The college opened for classes in 1856, and by 1858 its trustees selected Rev. Richard S. Rust as the first president. Overriding some protest by men, in the 1850s the college hired Frances E. W. Harper, an abolitionist poet, as the first woman to teach at the school. In 1859 Sarah Jane Woodson began to teach at Wilberforce. She was a 1856 graduate of Oberlin College. She was the youngest sister of one of the original trustees, Rev. Lewis Woodson. She was the first black American to teach at a historically black college or university. She returned to Wilberforce in 1866 after it reopened in a position of greater responsibility.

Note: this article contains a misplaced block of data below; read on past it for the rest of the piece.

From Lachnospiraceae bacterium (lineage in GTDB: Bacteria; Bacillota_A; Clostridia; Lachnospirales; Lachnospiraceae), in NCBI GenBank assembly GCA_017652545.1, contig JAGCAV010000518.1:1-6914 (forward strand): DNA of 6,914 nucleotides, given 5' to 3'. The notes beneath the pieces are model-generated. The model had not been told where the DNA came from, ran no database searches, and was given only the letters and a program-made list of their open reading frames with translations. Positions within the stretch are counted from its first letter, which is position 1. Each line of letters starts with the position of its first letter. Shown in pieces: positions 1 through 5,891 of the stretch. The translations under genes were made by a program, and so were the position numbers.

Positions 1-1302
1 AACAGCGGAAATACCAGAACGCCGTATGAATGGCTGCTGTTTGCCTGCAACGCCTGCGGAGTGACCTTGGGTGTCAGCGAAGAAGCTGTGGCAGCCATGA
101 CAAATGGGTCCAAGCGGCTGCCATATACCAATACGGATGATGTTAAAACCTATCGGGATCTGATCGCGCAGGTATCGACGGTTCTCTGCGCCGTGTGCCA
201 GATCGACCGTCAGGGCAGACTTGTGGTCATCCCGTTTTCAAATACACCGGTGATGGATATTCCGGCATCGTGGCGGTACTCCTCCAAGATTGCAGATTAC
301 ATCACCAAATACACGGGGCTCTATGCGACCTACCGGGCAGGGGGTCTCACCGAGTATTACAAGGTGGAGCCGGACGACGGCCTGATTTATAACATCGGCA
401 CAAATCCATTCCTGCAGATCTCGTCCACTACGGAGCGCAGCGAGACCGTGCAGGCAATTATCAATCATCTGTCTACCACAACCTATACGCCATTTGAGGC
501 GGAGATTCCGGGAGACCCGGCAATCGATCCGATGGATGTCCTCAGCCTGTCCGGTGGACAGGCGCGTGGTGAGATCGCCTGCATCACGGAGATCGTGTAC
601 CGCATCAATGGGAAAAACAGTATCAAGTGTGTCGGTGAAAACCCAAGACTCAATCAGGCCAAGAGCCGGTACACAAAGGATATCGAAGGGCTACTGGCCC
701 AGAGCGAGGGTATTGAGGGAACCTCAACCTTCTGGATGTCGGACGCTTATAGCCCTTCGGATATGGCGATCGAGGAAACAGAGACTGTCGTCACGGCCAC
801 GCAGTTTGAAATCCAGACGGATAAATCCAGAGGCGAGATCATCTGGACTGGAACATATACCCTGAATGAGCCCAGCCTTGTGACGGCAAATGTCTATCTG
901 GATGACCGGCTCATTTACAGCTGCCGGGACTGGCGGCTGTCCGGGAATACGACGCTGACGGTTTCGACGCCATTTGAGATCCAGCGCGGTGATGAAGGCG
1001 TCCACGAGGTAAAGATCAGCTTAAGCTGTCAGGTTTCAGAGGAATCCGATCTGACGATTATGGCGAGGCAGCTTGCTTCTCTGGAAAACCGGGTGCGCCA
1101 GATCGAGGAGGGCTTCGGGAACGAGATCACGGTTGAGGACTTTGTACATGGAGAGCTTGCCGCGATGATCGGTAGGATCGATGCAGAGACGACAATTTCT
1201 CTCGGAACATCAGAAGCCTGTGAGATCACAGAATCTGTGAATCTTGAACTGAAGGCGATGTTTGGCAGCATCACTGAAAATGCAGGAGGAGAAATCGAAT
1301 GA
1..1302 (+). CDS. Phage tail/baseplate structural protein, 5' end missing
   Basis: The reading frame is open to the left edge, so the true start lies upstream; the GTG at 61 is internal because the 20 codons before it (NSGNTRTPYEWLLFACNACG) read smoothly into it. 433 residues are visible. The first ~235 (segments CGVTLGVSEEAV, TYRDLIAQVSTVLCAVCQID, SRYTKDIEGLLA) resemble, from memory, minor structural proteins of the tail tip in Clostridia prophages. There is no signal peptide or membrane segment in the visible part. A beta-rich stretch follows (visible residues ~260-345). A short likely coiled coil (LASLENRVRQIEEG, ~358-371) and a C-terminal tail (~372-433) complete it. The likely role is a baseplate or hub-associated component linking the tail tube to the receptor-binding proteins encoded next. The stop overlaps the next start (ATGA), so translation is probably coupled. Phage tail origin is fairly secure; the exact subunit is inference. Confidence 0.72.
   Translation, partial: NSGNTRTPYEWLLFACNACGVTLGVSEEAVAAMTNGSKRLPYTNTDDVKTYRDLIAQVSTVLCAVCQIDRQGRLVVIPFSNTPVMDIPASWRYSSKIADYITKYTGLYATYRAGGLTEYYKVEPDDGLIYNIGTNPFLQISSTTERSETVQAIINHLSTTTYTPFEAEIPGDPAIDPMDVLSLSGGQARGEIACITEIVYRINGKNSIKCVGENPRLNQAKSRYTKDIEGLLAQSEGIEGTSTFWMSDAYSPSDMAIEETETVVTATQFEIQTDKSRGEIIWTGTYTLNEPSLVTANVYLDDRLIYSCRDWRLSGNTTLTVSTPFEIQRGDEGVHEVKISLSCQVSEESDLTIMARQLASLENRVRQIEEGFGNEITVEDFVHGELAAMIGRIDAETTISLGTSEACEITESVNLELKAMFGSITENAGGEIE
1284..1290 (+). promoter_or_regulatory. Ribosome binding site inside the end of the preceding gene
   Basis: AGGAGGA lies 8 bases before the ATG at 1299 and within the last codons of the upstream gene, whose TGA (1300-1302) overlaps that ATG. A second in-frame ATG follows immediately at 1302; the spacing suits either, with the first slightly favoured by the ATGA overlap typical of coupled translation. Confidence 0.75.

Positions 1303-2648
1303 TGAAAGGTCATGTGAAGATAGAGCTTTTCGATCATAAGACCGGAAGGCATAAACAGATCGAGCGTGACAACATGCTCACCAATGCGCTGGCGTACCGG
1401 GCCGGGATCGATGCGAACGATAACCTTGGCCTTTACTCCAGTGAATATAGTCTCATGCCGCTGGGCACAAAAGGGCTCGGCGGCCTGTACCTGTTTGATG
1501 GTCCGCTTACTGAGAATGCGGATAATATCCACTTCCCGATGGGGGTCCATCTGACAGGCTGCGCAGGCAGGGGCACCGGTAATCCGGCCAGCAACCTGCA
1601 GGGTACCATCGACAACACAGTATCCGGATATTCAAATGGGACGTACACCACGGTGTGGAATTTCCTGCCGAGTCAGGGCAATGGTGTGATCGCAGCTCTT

By 1860 the private university had more than 200 students. It is notable that most were from the South, the "natural" mixed-race sons and daughters of wealthy white planters and their enslaved African-American mistresses. The fathers paid for the educations that were denied their children in the South. They were among the fathers who did not abandon their mixed-race children but provided them with the social capital of education and sometimes property.

The outbreak of the Civil War threatened the college's finances. The Southern planters withdrew their children, and no more paying students came from the South. The Methodist church said it had to divert its resources to support the war. The college closed temporarily in 1862 when the Cincinnati Methodist Church was unable to fund it fully.

Daniel Alexander Payne in the early 1890s